Asthma Treatment

Asthma is usually diagnosed by studying the episodes that constituted the doctor's visit in the first place. Researching and avoiding the causes of the patient's outbreak is the primary treatment for outbreaks of asthma, although there are a few key classifications to make defining the cause of each patient's asthma easier.

 

Causes of Asthma

Exercise-Induced

Exercise has been known to cause asthma outbreaks, so treatment of such cases includes constant observation of breathing patterns through a peak-flow meter and observation of patient during activities.

Nocturnal

Nocturnal asthma is categorized by outbreaks that worsen at night. Usually treatment of such cases includes searching for underlying causes and treating those first.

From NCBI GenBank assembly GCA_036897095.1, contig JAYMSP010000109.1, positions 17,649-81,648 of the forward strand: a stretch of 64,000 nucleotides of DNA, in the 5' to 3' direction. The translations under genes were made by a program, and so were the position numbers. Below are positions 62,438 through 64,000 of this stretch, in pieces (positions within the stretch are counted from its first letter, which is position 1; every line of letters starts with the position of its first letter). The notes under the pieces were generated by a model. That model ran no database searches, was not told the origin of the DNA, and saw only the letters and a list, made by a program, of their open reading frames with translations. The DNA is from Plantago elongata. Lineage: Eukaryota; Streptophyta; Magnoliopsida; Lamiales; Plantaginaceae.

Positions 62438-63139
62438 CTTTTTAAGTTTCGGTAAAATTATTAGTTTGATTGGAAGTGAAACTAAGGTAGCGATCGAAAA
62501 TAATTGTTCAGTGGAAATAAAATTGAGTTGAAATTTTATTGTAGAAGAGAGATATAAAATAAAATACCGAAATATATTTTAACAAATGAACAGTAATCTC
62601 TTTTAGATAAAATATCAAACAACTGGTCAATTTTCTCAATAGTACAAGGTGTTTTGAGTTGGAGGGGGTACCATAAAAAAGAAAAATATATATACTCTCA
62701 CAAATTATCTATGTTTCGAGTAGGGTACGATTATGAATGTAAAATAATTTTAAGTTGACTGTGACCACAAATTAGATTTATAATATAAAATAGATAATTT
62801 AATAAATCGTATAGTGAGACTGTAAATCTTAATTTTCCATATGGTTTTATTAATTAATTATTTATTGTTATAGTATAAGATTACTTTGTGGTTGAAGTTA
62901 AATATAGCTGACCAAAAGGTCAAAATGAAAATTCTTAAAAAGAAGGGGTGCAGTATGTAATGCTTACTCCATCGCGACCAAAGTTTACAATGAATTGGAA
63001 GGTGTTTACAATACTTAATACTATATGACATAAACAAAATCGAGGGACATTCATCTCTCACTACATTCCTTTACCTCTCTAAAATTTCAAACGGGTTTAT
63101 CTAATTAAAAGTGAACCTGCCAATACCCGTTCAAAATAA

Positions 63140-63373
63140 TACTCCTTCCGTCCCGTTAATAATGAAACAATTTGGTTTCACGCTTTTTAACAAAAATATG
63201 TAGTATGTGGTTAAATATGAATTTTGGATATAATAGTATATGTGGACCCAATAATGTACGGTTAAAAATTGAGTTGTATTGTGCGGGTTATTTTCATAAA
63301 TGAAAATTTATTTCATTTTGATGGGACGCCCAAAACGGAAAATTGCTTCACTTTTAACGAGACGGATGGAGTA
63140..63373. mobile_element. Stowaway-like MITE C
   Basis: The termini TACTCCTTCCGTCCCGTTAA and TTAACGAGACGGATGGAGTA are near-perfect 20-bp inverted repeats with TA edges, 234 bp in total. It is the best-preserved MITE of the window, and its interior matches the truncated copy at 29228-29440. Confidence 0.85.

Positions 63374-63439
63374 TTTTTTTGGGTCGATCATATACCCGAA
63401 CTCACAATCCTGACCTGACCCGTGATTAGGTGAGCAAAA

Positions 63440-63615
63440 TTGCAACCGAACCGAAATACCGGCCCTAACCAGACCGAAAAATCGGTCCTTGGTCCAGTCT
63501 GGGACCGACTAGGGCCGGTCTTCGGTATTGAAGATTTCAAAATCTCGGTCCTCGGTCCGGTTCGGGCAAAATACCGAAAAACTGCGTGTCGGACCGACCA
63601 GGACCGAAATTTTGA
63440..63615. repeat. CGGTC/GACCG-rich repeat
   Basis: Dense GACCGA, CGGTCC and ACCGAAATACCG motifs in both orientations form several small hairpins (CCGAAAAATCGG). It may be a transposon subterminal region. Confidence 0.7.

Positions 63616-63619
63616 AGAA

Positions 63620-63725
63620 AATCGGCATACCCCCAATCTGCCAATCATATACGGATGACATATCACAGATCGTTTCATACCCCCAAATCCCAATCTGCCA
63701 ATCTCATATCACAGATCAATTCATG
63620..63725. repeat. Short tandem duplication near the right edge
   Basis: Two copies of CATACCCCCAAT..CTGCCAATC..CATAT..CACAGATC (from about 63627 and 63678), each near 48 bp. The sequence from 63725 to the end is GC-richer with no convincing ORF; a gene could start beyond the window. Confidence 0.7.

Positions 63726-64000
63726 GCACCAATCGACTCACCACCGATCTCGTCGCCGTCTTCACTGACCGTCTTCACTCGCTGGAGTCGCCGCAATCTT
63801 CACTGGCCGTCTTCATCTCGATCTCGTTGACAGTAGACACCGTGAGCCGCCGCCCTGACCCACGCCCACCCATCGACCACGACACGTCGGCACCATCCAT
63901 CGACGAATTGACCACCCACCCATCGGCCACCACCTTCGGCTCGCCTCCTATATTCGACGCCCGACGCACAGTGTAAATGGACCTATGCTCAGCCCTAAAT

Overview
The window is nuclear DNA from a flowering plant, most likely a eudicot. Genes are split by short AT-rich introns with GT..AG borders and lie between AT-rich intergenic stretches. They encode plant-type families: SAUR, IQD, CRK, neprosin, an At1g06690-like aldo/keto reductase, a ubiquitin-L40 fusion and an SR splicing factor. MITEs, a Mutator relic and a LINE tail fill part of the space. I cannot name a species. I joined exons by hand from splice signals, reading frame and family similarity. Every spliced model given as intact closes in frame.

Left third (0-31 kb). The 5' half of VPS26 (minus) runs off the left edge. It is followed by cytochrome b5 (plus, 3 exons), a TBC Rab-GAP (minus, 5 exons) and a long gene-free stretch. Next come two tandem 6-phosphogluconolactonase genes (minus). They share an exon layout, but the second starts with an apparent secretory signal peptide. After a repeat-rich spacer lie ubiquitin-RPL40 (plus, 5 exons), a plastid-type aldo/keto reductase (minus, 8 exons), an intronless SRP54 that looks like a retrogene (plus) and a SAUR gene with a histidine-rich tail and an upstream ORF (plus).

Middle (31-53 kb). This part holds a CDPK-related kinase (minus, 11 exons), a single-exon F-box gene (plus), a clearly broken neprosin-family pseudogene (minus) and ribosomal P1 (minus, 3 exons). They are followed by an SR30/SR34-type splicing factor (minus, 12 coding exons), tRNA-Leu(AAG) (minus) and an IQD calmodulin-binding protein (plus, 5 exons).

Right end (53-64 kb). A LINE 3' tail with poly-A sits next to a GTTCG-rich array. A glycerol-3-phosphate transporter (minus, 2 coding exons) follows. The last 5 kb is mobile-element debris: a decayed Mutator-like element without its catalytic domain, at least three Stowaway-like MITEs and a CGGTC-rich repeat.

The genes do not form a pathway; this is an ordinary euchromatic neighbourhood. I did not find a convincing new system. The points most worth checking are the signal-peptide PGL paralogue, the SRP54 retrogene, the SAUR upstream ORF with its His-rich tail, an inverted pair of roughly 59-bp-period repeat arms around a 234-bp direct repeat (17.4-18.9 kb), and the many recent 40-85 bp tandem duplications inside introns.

Treatment of Asthma

Steroid-Resistant

Treatment of asthmatics usually involves medication of some sort, usually in either liquid or inhaler form. Steroid-resistant asthma is characterized by a resistance to steroid therapy (inhalers, etc.) and other measures must be taken.

Medication for asthma can come as a pill, liquid and/or inhaler. Quick relief is the key, since asthma worsens rapidly. Short-acting treatments relieve an attack quickly to suppress symptoms by relaxing the muscles around the inflamed airways. Anticholinergics are rapid-relief asthma medications, but they are slower than the short-acting beta-agonists. Steroid pills and syrups are usually used to curb severe asthma attacks. They ease the swelling and assist other asthma medicines in working better.

There are also long-term medications for children, including steroid inhalers, oral steroids and many, many other preventatives. Talk to your doctor about what is best for your child.

For an article on how antibiotics may contribute to asthma, see Asthma and Antibiotics